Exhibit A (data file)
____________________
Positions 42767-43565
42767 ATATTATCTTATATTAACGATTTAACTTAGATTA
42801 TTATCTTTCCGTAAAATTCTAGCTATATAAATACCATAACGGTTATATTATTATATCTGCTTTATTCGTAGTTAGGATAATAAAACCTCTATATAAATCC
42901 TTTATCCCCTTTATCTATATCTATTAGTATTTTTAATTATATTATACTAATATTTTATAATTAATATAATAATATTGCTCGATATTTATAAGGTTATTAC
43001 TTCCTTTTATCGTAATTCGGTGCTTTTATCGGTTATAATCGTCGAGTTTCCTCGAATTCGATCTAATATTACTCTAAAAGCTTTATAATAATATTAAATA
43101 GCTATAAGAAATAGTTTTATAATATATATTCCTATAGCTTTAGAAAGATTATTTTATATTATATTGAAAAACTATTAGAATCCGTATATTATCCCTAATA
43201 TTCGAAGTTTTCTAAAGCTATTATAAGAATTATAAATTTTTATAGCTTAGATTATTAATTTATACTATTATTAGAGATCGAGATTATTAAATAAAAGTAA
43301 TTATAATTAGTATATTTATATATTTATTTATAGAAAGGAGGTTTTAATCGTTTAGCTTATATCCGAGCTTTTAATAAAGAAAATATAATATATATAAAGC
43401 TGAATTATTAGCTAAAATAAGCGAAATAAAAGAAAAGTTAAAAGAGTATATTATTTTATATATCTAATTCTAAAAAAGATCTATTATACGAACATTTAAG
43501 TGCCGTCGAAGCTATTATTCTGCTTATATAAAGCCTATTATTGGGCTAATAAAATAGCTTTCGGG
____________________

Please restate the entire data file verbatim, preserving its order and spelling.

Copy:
Positions 42767-43565
42767 ATATTATCTTATATTAACGATTTAACTTAGATTA
42801 TTATCTTTCCGTAAAATTCTAGCTATATAAATACCATAACGGTTATATTATTATATCTGCTTTATTCGTAGTTAGGATAATAAAACCTCTATATAAATCC
42901 TTTATCCCCTTTATCTATATCTATTAGTATTTTTAATTATATTATACTAATATTTTATAATTAATATAATAATATTGCTCGATATTTATAAGGTTATTAC
43001 TTCCTTTTATCGTAATTCGGTGCTTTTATCGGTTATAATCGTCGAGTTTCCTCGAATTCGATCTAATATTACTCTAAAAGCTTTATAATAATATTAAATA
43101 GCTATAAGAAATAGTTTTATAATATATATTCCTATAGCTTTAGAAAGATTATTTTATATTATATTGAAAAACTATTAGAATCCGTATATTATCCCTAATA
43201 TTCGAAGTTTTCTAAAGCTATTATAAGAATTATAAATTTTTATAGCTTAGATTATTAATTTATACTATTATTAGAGATCGAGATTATTAAATAAAAGTAA
43301 TTATAATTAGTATATTTATATATTTATTTATAGAAAGGAGGTTTTAATCGTTTAGCTTATATCCGAGCTTTTAATAAAGAAAATATAATATATATAAAGC
43401 TGAATTATTAGCTAAAATAAGCGAAATAAAAGAAAAGTTAAAAGAGTATATTATTTTATATATCTAATTCTAAAAAAGATCTATTATACGAACATTTAAG
43501 TGCCGTCGAAGCTATTATTCTGCTTATATAAAGCCTATTATTGGGCTAATAAAATAGCTTTCGGG